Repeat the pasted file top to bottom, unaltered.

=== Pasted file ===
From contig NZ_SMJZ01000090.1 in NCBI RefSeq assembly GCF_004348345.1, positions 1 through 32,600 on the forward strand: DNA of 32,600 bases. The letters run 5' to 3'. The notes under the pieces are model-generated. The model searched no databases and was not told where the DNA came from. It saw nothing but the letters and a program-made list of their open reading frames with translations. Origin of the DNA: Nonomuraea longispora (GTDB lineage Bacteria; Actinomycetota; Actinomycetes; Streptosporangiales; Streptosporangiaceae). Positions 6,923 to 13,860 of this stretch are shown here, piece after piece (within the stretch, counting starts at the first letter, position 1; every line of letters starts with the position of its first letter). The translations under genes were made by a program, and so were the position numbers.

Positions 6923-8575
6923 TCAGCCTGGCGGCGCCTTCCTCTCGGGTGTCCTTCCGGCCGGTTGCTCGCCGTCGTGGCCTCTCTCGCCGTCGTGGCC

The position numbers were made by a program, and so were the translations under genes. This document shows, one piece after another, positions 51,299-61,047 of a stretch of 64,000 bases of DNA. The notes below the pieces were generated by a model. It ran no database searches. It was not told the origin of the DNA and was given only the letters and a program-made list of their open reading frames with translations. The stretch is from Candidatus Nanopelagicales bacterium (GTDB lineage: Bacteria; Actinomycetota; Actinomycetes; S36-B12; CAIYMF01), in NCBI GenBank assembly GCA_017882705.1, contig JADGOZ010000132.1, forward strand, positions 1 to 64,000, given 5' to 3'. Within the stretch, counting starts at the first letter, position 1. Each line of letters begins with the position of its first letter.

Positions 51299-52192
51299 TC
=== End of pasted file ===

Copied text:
From contig NZ_SMJZ01000090.1 in NCBI RefSeq assembly GCF_004348345.1, positions 1 through 32,600 on the forward strand: DNA of 32,600 bases. The letters run 5' to 3'. The notes under the pieces are model-generated. The model searched no databases and was not told where the DNA came from. It saw nothing but the letters and a program-made list of their open reading frames with translations. Origin of the DNA: Nonomuraea longispora (GTDB lineage Bacteria; Actinomycetota; Actinomycetes; Streptosporangiales; Streptosporangiaceae). Positions 6,923 to 13,860 of this stretch are shown here, piece after piece (within the stretch, counting starts at the first letter, position 1; every line of letters starts with the position of its first letter). The translations under genes were made by a program, and so were the position numbers.

Positions 6923-8575
6923 TCAGCCTGGCGGCGCCTTCCTCTCGGGTGTCCTTCCGGCCGGTTGCTCGCCGTCGTGGCCTCTCTCGCCGTCGTGGCC

The position numbers were made by a program, and so were the translations under genes. This document shows, one piece after another, positions 51,299-61,047 of a stretch of 64,000 bases of DNA. The notes below the pieces were generated by a model. It ran no database searches. It was not told the origin of the DNA and was given only the letters and a program-made list of their open reading frames with translations. The stretch is from Candidatus Nanopelagicales bacterium (GTDB lineage: Bacteria; Actinomycetota; Actinomycetes; S36-B12; CAIYMF01), in NCBI GenBank assembly GCA_017882705.1, contig JADGOZ010000132.1, forward strand, positions 1 to 64,000, given 5' to 3'. Within the stretch, counting starts at the first letter, position 1. Each line of letters begins with the position of its first letter.

Positions 51299-52192
51299 TC